CHAPTER 14. Monetary Policy and the Federal Reserve System. The Federal Reserve System. Began operation in 1914 to eliminate severe financial crises. 12 regional Federal Reserve Banks owned by private banks within each district i.e. Boston, New York, Philadelphia, etc.
Monetary Policy and the
Federal Reserve System
Began operation in 1914 to eliminate severe financial crises.
12 regional Federal Reserve Banks owned by private banks within each district i.e. Boston, New York, Philadelphia, etc.
Leadership of the Fed = Board of Governors in Washington, D.C.
Chairman of Board has considerable powers (4-yr term)
7 governors (14-yr terms) - appointed by the US President
Federal Open Market Committee (FOMC):
- decide on monetary policy
- consists of 7 governors + 5 presidents of the Federal Reserve Banks on a rotating basis (New York president always on the committee)
- meets 8 times a year but may meet more frequently if economic developments warrant.
- Largest asset is holdings of Treasury securities:
Owns gold, makes loans to banks, and holds other assets including foreign exchange and federal
- Largest liability is currency outstanding:
Some is held in bank vaults and is called vault cash.
The rest is held by the public.
Another liability is deposits by banks and other depository institutions.
Vault cash + banks' deposits at the Fed = banks' total reserves (RES).
The Fed sets the minimum fraction of each type of deposit that a bank must hold as reserves.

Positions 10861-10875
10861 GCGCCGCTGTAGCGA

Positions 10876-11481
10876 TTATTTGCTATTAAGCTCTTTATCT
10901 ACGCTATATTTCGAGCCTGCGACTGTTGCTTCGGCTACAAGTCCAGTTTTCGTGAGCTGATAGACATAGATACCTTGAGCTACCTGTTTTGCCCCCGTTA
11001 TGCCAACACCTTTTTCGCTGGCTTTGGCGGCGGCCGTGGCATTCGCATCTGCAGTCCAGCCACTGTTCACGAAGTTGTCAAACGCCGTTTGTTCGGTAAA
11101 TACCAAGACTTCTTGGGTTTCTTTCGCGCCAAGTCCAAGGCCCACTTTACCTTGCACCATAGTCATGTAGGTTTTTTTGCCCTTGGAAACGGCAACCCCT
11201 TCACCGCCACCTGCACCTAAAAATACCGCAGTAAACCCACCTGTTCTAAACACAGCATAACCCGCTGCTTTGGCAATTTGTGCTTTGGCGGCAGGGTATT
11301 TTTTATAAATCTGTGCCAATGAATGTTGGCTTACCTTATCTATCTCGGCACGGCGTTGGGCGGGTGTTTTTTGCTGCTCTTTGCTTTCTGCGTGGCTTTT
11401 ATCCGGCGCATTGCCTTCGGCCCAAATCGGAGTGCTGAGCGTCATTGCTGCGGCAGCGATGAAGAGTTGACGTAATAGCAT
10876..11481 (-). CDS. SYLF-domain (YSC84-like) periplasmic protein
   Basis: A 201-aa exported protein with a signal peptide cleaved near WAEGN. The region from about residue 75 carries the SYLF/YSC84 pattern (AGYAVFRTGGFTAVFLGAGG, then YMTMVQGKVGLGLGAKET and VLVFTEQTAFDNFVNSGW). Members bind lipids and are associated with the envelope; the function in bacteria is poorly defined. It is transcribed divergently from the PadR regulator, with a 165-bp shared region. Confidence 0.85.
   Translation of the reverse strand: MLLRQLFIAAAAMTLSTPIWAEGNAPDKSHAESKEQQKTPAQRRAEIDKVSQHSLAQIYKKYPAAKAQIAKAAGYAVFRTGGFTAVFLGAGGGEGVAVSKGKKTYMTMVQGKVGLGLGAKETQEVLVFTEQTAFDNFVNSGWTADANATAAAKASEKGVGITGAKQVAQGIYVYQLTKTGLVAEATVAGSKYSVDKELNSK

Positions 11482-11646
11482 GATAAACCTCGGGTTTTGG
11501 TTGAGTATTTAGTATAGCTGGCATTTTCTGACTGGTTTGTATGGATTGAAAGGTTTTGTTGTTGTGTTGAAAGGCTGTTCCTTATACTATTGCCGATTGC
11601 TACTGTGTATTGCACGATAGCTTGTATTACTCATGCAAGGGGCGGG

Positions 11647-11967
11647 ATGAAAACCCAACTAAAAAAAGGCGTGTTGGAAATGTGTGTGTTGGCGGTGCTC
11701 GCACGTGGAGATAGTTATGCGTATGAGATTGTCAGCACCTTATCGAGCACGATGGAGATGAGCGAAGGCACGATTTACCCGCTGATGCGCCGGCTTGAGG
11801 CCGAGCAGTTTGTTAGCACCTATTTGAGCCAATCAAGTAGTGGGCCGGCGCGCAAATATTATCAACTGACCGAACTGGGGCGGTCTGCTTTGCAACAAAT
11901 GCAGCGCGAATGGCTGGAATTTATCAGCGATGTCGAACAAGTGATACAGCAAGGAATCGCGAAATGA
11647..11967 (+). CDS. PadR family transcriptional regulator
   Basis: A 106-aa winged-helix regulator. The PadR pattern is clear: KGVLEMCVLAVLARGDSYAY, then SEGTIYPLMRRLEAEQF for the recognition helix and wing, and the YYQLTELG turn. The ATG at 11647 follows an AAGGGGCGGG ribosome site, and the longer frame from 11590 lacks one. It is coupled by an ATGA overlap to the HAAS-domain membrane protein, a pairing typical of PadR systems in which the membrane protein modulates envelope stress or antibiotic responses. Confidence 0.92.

An increase in reserve requirements forces banks to hold more reserves, thus reducing the money multiplier.
Discount window lending:
“lending reserves to banks so they can meet depositors' demands or reserve requirements”
The interest rate is called the discount rate.
The Fed was set up to halt financial panics by acting as a lender of last resort through the discount window.
A discount loan increases the monetary base.
Increases in the discount rate discourage borrowing and reduce the monetary base.Instead, banks borrow from each other in the Federal funds market.
The interest rate in the federal funds market is the Fed funds rate.
The Fed funds rate is determined by supply and demand.
By contrast, the discount rate is set by the Fed.
Usually the Fed funds rate exceeds the discount rate, since banks are willing to pay more to avoid borrowing from the Fed.
“to guide policy as a step between its tools or instruments and its goals or ultimate targets of price stability and stable economic growth.
Intermediate targets are variables the Fed can't directly control but can influence predictably, and they are related to the Fed's goals.
i.e. Monetary aggregates such as M1 and M2,
and short-term interest rates, (e.g. the Fed funds rate).
The Fed cannot target both the money supply and the Fed funds rate simultaneously: If Ms and the Fed funds rate both were above target, so the Fed needs to lower them. Since Ms↓ shifts the LM↑, the Fed funds rate will ↑.
Works well if the main shocks to the economy are to the LM curve.
Stabilizes output, the real interest rate, and the price level, as it offsets the shocks to the LM curve completely.
The Federal Reserve System
The Federal Open Market Committee
The Fed’s Balance Sheet
Discount Window Lending
Discouraging Discount Window Borrowing
Targeting the Fed Funds Rate